Copying & reproduction

Rules regarding reproductions

Use of personal cameras is allowed in the Reading Room with staff permission. Please refer to the RBSC Policy on Personal Photography.

Requests for research-quality reproductions (photocopies, scans) or professional, high-resolution scans are handled by RBSC staff on a case by case basis.  Ask staff for a reproduction form. 

Images intended for publication (web or print) must be ordered from RBSC staff using the reproduction form. Fees may apply.


Policy on Personal Photography

  • Personal photography, for research purposes, is permitted in the Reading Room on approval of Reading Room staff, depending on factors including fragility of the material.

  • Cameras, including handhelds, cell phones, or iPods are permitted for use with flash disabled. No additional equipment, such as lighting or tripod is permitted. 

  • The reader must take care to protect the rare material at all times. Books and other items must be set-up prior to photography with the assistance of RBSC Staff. Lanyards worn around the neck or wrist to support the camera are encouraged.

  • Images intended for publication (web or print) must be ordered from RBSC staff using the reproduction form.

  • Photography of the Reading Room, the exhibition cases, staff members or other readers is not permitted.

  • Readers agree to the above policy on personal photography upon registration.


Rules regarding photocopying

Researchers must understand that the collections are being built and preserved for future as well as present use. We must maintain a balance between access to and conservation of the material housed in the Rare Books and Special Collections, and for this reason cannot always permit items to be photocopied.

Only material judged to be in suitable condition by the Rare Books Conservation Specialist may be photocopied.

Approved photocopying is limited to 10 pages per item. (McGill theses are exempt from the 10 page limit.)

No Canadian material for which CIHM (Canadian Institute for Historical Micro-reproductions) microfiche copies exist may be photocopied.

Approved photocopying must be done by Rare Books and Special Collections staff on the slanted edge photocopier located on the premises.

A Photocopy Request Form is available from the Reading Room Supervisor and should be completed to request photocopies.

Some examples of books which may never be photocopied:

  • Very heavy books. Heavy books are difficult to handle and a strain is put on the binding in trying to obtain a copy.
  • Very large books. In this case the restriction is necessitated by the size of the machine itself.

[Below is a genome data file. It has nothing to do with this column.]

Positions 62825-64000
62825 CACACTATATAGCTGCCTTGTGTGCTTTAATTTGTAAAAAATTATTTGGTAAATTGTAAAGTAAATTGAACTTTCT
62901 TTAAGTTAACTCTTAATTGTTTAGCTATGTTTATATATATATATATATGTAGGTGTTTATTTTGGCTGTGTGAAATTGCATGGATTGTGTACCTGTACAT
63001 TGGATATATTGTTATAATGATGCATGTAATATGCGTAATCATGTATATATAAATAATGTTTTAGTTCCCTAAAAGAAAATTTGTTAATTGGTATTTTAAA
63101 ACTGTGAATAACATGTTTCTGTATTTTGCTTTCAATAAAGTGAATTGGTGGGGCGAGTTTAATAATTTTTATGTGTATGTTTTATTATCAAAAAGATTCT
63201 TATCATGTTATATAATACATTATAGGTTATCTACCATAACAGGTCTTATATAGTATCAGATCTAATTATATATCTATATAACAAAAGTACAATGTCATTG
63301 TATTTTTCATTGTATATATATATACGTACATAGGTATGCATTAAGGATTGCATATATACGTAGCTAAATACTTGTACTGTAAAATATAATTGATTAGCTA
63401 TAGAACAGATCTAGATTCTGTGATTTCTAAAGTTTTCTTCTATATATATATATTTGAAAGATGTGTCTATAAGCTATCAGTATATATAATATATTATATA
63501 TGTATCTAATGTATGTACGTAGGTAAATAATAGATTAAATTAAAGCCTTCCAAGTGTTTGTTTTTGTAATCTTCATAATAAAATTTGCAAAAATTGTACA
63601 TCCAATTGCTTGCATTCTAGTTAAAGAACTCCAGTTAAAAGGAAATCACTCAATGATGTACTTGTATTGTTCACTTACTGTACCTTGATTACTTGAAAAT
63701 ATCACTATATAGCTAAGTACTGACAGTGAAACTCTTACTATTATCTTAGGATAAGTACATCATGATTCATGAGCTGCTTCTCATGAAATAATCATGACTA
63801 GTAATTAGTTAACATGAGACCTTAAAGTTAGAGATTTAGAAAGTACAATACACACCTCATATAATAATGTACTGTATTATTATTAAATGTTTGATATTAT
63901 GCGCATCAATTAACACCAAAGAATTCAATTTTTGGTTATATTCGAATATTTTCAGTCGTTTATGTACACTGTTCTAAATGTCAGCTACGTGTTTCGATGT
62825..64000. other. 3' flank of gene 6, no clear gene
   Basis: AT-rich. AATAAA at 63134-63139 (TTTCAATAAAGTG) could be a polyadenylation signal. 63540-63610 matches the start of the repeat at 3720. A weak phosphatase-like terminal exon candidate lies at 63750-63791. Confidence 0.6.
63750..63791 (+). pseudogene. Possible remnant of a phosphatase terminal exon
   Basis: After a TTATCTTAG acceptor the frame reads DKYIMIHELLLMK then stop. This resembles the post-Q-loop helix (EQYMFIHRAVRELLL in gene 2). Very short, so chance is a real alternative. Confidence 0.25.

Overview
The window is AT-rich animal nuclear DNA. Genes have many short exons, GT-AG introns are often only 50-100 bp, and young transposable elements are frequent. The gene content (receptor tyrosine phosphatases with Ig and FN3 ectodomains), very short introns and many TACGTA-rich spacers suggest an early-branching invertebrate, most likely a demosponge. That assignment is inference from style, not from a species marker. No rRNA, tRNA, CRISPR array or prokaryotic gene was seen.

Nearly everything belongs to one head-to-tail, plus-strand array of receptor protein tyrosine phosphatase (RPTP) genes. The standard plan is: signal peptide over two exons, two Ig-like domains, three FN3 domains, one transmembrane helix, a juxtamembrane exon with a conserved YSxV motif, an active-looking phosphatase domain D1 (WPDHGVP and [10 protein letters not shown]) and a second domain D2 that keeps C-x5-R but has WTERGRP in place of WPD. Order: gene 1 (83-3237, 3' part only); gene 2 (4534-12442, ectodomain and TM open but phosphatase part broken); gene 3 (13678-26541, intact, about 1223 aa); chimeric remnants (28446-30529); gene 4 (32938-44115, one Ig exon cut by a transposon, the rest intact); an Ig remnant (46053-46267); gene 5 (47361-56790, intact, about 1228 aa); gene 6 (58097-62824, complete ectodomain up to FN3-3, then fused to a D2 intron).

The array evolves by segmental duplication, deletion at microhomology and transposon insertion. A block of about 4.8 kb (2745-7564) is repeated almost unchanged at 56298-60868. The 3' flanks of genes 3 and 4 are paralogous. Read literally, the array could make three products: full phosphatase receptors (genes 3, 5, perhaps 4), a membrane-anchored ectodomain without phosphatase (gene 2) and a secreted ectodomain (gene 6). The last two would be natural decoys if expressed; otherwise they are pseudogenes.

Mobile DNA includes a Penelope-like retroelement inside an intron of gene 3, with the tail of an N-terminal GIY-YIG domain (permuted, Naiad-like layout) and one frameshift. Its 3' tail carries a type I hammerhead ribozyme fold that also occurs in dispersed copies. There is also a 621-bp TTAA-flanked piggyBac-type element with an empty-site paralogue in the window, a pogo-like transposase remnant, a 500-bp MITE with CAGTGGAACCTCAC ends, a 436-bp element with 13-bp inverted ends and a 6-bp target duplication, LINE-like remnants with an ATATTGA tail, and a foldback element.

• Books with historically important or fine bindings. These must be protected.
  • Tightly bound books. If a book does not open easily, the spine could be damaged in trying to obtain a satisfactory copy.
  • Books with pullouts larger than their covers. Pages that extend beyond the edges of a book are especially vulnerable to tearing.
  • Books with brittle or torn pages. Pages already damaged can deteriorate further if photocopying is permitted.
  • Many other books are vulnerable to damage through photocopying, and as a general rule will be refused if it is thought that their condition might deteriorate if photocopying were allowed.

All books are assessed individually.

High Resolution Scans

Use fees

Use fees grant rights for a one-time, exclusive use of the image. Authorization is required for any subsequent use of the reproductions. Please consult the department Head in order to know more about the fee structure for commercial and non-profit entities.

A Digital Scan Request Form is available from the Reading Room Supervisor and should be completed to request scans.


Reproduction of the materials is allowed for personal or scholarly use. The granting of permission to publish by Rare Books and Special collections does not absolve users from securing permission from copyright owners and payment of such additional fees as the owners may require if the division does not own copyright or if the material is not in the public domain. Applicants assume all responsibility for questions of copyright and invasion of privacy that may arise in copying and in the use made of the photographic and digital copy.

Researchers must include the supplied credit line when reproductions are used for publication, exhibition, web site production and video production.

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